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An Interview with Juan Lee
Written July 1, 2019


Background:  I follow a blog by retired TV writer Earl Pomerantz.  He pointed out recently that a pizza, while delicious, lacks variety.  It's eight slices of exactly the same thing.  The first slice is great, the second is just like it but not quite so hot, the same goes for the third, and eventually one puts aside the remaining slices for later.

I like pizza too.  However, I really enjoy menu items like this “Cracker Barrel® Sampler.”  It also comes in eight parts, but they're all different:  meatloaf, country ham, chicken n' dumplins, carrots, fried okra, turnip greens with vinegar, corn muffins, and a beverage.  Diversity!

Anyway, the day before, Earl had posted a comic sketch.  As envisioned, it could not easily be performed for monolingual Americans because the dialogue is in two different languages.  As written by Earl, both languages are English.  That required cluttering the script with parenthetical explanations.

I've decided to steal his sketch, replacing most stage directions with hopefully- easier-to-follow typography.

Imagine, if you will, a Major League Baseball pitcher.  We'll call him Juan Lee.  His native language is Spanish or Korean or something, which we'll denote in red letters.  Not yet fluent in English, he uses an interpreter to communicate with the media. 

Juan has just won a game against the Yankees despite giving up an unlikely home run to Wee Willie Keeler.  A local female reporter is interviewing him.  Between them stands the interpreter, pivoting back and forth.





It’s the standard post-game compliment.  You want to answer yourself?  Or you want me to take it?

Great game today, Juan!  Seems like all your pitches were working.

Say whatever you want.  I just want to get out of here.


The Yankees are a great team.  I feel lucky to have pulled out a win.”


She wants to know if you came in, knowing you were going to do well.

Did you come in, knowing you were going to do well?  It seems, from the first pitch, you were in total command.

Every time I go out there, I have no idea where the ball's going to go.  My pregame bullpen session goes great, then I go in and pitch terrible.  I just don’t have a clue.


“The pregame bullpen session went great.  I went out knowing I had good stuff and feeling confident of my success.”


She wants to know about the home run you gave up.  Were you surprised it went out?

You had that one hiccup, when Keeler took you deep.  Were you surprised it went out?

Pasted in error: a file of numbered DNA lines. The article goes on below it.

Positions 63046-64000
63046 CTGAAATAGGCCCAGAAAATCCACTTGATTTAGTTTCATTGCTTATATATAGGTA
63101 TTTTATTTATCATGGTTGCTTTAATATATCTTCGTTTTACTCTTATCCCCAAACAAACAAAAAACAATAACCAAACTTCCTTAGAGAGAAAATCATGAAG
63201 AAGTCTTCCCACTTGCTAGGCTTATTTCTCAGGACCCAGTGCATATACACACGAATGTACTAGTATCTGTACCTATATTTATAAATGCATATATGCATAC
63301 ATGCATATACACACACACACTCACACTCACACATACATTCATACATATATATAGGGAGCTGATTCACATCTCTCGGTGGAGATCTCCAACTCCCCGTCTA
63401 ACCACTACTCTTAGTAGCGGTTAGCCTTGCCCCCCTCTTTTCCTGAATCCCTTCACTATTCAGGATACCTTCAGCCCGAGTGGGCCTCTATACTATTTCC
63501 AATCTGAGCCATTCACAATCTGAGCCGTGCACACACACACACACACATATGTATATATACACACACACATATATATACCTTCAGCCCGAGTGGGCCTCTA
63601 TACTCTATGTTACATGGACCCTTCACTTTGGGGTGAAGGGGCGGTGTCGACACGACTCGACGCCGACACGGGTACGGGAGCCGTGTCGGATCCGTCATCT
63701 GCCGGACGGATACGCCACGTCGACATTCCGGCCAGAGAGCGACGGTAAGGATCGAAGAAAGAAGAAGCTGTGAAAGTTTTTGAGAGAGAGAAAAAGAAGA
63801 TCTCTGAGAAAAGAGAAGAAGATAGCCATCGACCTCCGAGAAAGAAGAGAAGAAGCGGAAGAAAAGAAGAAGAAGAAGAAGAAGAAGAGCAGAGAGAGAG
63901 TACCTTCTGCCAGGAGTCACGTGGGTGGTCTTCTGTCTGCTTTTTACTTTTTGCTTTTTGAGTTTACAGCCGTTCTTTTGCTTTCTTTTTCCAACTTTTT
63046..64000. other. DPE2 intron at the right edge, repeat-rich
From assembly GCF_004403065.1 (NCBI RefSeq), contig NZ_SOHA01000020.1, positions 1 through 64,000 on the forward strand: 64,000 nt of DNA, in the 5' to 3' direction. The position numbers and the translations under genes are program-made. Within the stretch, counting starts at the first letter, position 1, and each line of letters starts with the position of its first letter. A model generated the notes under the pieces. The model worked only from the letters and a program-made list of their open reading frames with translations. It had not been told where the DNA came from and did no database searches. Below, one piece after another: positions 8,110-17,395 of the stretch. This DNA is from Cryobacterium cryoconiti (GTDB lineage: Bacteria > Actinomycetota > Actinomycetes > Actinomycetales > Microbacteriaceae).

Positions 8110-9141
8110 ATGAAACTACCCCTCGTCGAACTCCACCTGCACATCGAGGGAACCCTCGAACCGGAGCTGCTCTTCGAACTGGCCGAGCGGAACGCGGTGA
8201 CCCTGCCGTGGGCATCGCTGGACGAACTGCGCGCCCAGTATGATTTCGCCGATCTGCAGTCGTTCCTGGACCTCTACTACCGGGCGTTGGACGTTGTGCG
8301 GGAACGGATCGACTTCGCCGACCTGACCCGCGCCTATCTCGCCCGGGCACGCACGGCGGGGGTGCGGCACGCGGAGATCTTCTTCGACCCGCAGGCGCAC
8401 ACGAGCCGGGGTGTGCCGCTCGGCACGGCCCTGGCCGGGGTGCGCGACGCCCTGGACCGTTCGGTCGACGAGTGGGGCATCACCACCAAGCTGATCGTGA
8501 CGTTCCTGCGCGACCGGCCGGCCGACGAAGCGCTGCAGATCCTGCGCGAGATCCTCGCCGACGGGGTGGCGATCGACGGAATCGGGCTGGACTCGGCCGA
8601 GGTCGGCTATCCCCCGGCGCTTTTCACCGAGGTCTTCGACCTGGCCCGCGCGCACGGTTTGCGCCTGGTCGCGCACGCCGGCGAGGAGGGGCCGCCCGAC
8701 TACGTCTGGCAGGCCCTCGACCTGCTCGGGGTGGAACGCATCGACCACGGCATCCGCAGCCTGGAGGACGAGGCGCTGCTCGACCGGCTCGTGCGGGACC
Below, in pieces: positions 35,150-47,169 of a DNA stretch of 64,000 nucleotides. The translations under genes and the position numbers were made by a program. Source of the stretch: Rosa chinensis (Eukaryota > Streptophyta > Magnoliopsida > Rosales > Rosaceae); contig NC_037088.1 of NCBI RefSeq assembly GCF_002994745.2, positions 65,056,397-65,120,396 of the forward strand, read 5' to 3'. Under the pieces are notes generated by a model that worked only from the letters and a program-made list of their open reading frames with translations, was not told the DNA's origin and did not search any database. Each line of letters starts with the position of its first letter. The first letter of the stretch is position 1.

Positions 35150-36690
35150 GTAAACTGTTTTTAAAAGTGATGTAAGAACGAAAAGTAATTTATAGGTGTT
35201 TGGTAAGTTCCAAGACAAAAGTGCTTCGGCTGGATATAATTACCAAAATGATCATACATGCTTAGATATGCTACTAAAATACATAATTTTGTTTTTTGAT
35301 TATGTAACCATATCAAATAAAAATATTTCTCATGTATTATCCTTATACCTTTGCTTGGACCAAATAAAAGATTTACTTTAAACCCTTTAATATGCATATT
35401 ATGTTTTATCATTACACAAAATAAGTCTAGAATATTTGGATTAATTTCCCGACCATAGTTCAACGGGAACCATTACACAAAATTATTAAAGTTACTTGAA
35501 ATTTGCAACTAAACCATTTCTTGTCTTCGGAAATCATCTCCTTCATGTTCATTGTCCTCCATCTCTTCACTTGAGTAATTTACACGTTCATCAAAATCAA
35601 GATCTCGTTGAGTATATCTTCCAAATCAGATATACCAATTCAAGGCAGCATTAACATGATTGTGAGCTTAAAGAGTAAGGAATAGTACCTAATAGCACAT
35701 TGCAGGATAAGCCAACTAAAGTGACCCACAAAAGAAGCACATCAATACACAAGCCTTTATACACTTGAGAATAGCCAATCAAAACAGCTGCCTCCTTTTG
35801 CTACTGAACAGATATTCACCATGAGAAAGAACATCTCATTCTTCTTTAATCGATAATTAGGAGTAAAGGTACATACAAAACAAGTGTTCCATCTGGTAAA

I was very surprised.

He was very surprised.

The stupid right fielder totally screwed up.  If he had taken the right route to the ball and timed his jump properly, it was an out instead of a homer.


“Our right fielder gave it his best shot.  But Keeler is a great hitter.  When he beats you, you have to tip your cap and just try and do better.”


She wants to know about the relationship between you and the catcher.

You and your catcher seemed really in sync tonight.  How much does it help, being on the same page like that?

I hate that catcher!  Ignorant and annoying.  Yesterday he said, “Do you want to have dinner?”  Can you believe it?  The idiot thinks that we’re friends.


He and I are quite close, both on and off the field.  We were supposed to have one of our regular dinners last night, but I had an important charitable engagement and I had to beg off.”


She wants to know if you guys can win the World Series.

One last question.  Do you feel like this team can go all the way this year?

There are a lot of great teams in this league.  None of them are us. Check my statistics.  Without me, we're nothing.


“There are lot of great teams in this league.  None of them are like us.  We play as a team.  I’ll check my statistics when I retire.”


Just the standard “great game” wrap-up.  Any final remarks?

Once again, great game.  Good luck for the rest of the season.

She’s hot.

“Thank you.”


(She leaves.)

Nice going.  You got “me” just right.


Wait.  You speak English?

You want to keep your job?


(Robotically.)  You do not speak English.

(She comes back.)  But I speak your language, Juan.

Oh no!

Oh no!

You guys are hilarious.

Thank you.  ...I mean, what was she saying?

Too late.


A similarly confusing bilingual sketch was actually performed, using subtitles, on the 6/25/19 episode of Alternatio on Comedy Central.  Arturo Castro plays a nervous first-time interpreter who's been told simply to translate exactly whatever two criminals say to each other.  Unfortunately, he begins translating whatever they say to him.





El Jefe!  I got the money.  You got the weapons?

If you want to talk to him, you talk to me.

Oh, you're the translator.

“Oh, you're the translator.”

No.  You are the translator.

“No, you are the translator.”

(Confused) Okay.  I got the money.

“I got the (cough).”  Uh, pardon me.

I couldn't hear you.  You coughed.


“I couldn't hear you.  You coughed.”

“No, I didn't cough.  You coughed.”

No, I didn't cough.  You coughed.

Stop saying that I coughed.

“Stop saying that I coughed.”

“You coughed when you spoke to El Jefe.”

You coughed when you spoke to El Jefe.

Ay, translator!  What are you talking about?


The misunderstandings escalate into an armed standoff, each threatening to shoot the other while the translator repeats their threats.  They can agree on one thing, however:  he's the worst translator ever!  So they both shoot him.


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